The population of S. phillyreae on pear in Minufiya was 198, 243 individuals/100 leaf while the predator C. arcuatus was 102, 170 individuals/100 leaves during October after releases while in comparison to 1126, 1148 individuals/100 leaf and the predator C. arcuatus was 75, 102 individuals/ 100 leaves in the control experiment during 2004, 2005, respectively (Table 5 and 6).

On Pomegranate
The population of S. phillyreae on pomegranate in Assuit was 756, 541 individuals/100 leaf while the predator C. arcuatus was 78, 75 individuals/100 leaves during October after releases while in comparison to 5964, 6280 individuals/100 leaves during 2004, 2005, respectively and the predator C. arcuatus not found in the control experiment during 2004 while in 2005 the predator C. arcuatus was 55. This coccinellid established on S. phillyreae in this area for the first time (Table 7 and 8).

Table 1: Number of populations of Siphoninus phillyreae and its predator, Clitostethus arcuatus on apple during 2004 in treatment and control experiment

Table 2: Number of populations of Siphoninus phillyreae and its predator, Clitostethus arcuatus on apple during 2005 in treatment and control experiment

Table 3: Number of populations of Siphoninus phillyreae and its predator, Clitostethus arcuatus on olive during 2004 in treatment and control experiment

Table 4: Number of populations of Siphoninus phillyreae and its predator, Clitostethus arcuatus on olive during 2005 in treatment and control experiment

Table 5: Number of populations of Siphoninus phillyreae and its predator, Clitostethus arcuatus on pear during 2004 in treatment and control experiment

Table 6: Number of populations of Siphoninus phillyreae and its predator, Clitostethus arcuatus on pear during 2005 in treatment and control experiment

Table 7: Number of populations of Siphoninus phillyreae and its predator, Clitostethus arcuatus on pomegranate during 2004 in treatment and control experiment

Table 8: Number of populations of Siphoninus phillyreae and its predator, Clitostethus arcuatus on pomegranate during 2005 in treatment and control experiment

This result indicated that the population of whitefly species on different host plants in different locations in Egypt was decreased significantly in all experiments after releasing of C. arcuatus (p<0.01) and (p<0.05). The population of C. arcuatus on different host plants in different locations increased significantly during all experiments (p<0.01 and p<0.05).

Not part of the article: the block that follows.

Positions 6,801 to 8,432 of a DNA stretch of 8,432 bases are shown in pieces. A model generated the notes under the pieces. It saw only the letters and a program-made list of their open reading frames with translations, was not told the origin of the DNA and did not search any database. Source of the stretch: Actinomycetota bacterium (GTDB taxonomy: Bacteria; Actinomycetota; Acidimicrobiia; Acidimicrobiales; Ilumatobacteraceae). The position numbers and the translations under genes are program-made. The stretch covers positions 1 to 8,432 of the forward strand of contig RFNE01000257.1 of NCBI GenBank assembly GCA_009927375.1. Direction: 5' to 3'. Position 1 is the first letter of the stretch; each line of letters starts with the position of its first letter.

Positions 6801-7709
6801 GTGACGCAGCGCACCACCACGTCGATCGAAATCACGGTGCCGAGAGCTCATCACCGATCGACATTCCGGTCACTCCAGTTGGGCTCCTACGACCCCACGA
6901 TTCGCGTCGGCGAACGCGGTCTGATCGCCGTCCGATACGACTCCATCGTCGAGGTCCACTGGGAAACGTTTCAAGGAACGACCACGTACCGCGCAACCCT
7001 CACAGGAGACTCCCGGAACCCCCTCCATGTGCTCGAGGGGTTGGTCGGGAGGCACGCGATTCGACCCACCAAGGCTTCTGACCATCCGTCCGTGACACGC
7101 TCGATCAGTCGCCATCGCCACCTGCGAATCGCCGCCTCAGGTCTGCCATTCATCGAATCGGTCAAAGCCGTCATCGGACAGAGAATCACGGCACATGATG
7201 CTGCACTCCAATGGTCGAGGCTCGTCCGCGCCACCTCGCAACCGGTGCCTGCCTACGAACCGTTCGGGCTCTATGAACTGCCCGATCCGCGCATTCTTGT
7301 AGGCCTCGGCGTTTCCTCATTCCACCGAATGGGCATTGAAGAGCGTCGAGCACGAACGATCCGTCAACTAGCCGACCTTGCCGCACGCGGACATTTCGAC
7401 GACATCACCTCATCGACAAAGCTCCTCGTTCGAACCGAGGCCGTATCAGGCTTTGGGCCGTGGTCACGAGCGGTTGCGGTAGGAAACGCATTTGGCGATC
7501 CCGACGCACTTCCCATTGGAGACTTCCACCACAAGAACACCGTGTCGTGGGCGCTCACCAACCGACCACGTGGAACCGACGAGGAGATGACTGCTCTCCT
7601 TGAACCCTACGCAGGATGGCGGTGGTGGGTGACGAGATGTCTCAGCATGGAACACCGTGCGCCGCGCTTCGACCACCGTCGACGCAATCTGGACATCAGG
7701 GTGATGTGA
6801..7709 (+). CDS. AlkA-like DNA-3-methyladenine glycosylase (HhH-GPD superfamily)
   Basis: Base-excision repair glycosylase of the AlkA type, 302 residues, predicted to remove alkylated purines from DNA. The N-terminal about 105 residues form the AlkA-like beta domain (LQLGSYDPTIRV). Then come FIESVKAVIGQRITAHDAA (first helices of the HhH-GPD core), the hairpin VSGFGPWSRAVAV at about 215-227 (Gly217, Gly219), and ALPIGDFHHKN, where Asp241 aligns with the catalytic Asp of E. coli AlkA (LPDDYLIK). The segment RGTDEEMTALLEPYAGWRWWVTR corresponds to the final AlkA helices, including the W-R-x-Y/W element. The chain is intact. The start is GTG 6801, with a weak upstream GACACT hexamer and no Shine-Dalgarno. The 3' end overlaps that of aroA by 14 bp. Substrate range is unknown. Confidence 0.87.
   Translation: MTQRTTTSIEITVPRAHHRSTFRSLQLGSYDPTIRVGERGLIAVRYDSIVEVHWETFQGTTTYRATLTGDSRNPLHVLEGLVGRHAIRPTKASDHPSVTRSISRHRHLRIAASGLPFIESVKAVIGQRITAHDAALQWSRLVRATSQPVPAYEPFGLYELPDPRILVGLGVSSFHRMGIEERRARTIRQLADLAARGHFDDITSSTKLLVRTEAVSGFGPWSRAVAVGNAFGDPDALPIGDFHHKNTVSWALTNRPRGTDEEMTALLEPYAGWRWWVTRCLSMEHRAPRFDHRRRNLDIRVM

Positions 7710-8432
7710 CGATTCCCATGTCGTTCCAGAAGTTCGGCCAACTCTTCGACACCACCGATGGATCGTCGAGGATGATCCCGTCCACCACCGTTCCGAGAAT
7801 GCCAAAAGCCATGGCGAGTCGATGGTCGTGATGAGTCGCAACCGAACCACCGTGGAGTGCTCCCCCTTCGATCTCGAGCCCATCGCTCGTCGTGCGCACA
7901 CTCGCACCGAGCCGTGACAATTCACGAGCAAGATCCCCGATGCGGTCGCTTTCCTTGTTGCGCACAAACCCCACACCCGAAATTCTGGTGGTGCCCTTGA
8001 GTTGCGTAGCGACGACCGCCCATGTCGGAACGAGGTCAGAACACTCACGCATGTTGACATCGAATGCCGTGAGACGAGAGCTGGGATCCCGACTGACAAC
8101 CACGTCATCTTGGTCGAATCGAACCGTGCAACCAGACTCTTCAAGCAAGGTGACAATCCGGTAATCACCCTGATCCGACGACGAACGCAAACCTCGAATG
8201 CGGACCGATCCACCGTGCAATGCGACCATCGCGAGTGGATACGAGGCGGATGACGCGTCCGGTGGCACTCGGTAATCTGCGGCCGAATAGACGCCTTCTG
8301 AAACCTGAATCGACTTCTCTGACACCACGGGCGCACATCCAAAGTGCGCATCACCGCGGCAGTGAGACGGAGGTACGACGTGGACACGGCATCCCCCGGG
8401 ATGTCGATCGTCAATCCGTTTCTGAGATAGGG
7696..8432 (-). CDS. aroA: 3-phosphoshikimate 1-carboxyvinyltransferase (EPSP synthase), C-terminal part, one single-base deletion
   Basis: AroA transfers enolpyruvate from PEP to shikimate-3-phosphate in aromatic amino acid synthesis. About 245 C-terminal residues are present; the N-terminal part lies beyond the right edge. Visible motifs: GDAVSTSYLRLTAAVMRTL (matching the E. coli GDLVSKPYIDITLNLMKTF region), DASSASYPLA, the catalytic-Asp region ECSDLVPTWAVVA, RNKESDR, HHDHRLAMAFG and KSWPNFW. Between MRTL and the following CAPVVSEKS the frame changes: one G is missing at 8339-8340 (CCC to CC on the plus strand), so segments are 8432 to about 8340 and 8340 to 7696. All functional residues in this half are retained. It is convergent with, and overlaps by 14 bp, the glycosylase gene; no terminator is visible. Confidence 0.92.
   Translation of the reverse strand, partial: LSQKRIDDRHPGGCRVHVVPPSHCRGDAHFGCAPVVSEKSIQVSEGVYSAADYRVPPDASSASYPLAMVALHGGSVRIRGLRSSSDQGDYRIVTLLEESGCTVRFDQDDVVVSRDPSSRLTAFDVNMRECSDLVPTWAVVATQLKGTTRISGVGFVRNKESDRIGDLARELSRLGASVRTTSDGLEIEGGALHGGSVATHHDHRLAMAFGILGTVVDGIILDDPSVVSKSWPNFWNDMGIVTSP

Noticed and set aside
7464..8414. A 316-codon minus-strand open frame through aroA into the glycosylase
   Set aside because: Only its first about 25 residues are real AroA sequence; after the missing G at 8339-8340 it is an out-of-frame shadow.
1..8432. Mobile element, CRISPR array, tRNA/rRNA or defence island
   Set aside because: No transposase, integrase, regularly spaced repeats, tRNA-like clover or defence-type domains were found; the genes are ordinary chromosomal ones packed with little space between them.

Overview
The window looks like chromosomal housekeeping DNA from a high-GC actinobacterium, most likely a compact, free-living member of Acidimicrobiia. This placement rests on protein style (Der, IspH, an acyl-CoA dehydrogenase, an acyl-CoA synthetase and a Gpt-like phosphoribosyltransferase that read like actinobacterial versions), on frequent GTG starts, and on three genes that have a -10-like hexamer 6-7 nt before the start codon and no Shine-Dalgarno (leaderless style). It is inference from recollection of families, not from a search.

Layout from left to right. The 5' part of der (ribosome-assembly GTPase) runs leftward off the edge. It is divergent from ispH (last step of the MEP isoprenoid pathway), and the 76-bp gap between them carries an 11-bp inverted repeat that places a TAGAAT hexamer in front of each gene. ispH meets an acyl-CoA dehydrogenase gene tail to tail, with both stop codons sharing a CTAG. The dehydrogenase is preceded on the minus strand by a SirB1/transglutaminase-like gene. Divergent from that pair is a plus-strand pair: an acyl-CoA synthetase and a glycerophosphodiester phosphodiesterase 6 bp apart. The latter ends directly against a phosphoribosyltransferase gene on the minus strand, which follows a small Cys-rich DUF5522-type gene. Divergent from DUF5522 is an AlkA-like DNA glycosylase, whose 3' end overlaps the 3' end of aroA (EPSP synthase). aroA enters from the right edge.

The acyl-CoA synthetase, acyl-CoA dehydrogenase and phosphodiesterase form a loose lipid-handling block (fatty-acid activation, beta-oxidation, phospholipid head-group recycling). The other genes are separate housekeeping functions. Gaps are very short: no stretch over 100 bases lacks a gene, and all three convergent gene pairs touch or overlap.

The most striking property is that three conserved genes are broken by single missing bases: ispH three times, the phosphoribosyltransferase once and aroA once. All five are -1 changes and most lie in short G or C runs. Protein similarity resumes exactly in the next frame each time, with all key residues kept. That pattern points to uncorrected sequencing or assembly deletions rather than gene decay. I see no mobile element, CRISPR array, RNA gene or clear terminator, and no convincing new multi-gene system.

Discussion

Coccinellids have been widely used in biological control for over a century and the methods for using these predators have remained virtually unchanged. The causes for the relatively low rates of establishment of coccinellids in importation biological control have not been examined for most species. Augmentative releases of several coccinellid species are well documented and effective (Obrycki and Kring, 1998).

Several small lady beetles including Clitostethus arcuatus (on ash whitefly) and scale predators such as Scymnus or Chilocorus species and the Asian multicolored lady beetle, Harmonia axyridis, feed on whiteflies.

In the Mediterranean, C. arcuatus plays an important role as predators of the whiteflies, Aleyrodes proletella (L.), Dialeurodes citri (Ashmead), S. phillyreae in France, Italy, USA (California: introduced) and of Trialeurodes ricini (Misra). This coccinellid beetle for the control of ash whitefly in California (Bellows et al., 1990).

The results indicated that the highest population of S. phillyreae on apple in Sharqia, on olive in Fayum, on pear in Minufiya and on pomegranate in Assuit was decreased after releasing the predator C. arcuatus. Also, the population of C. arcuatus was increased in all experiments after releasing. During the present work C. arcuatus was established on olive in Fayum and on pomegranate in Assuit for the first time. Evaluations of augmentative releases of coccinellids have focused on immediate reductions of target pest densities (Hagen and Van den Bosch, 1968; Abd-Rabou, 2000). The effective role of C. arcuatus on different species of whiteflies including S. phillyreae was observed by Bellows et al. (1992) Ageryan (1977) Bathon and Pietrzik (1986) Liotta (1981) and Loi (1978). The present research agrees with the findings of the aforementioned authors and confirmed the effective role of C. arcuatus after rearing and releasing in different locations in Egypt.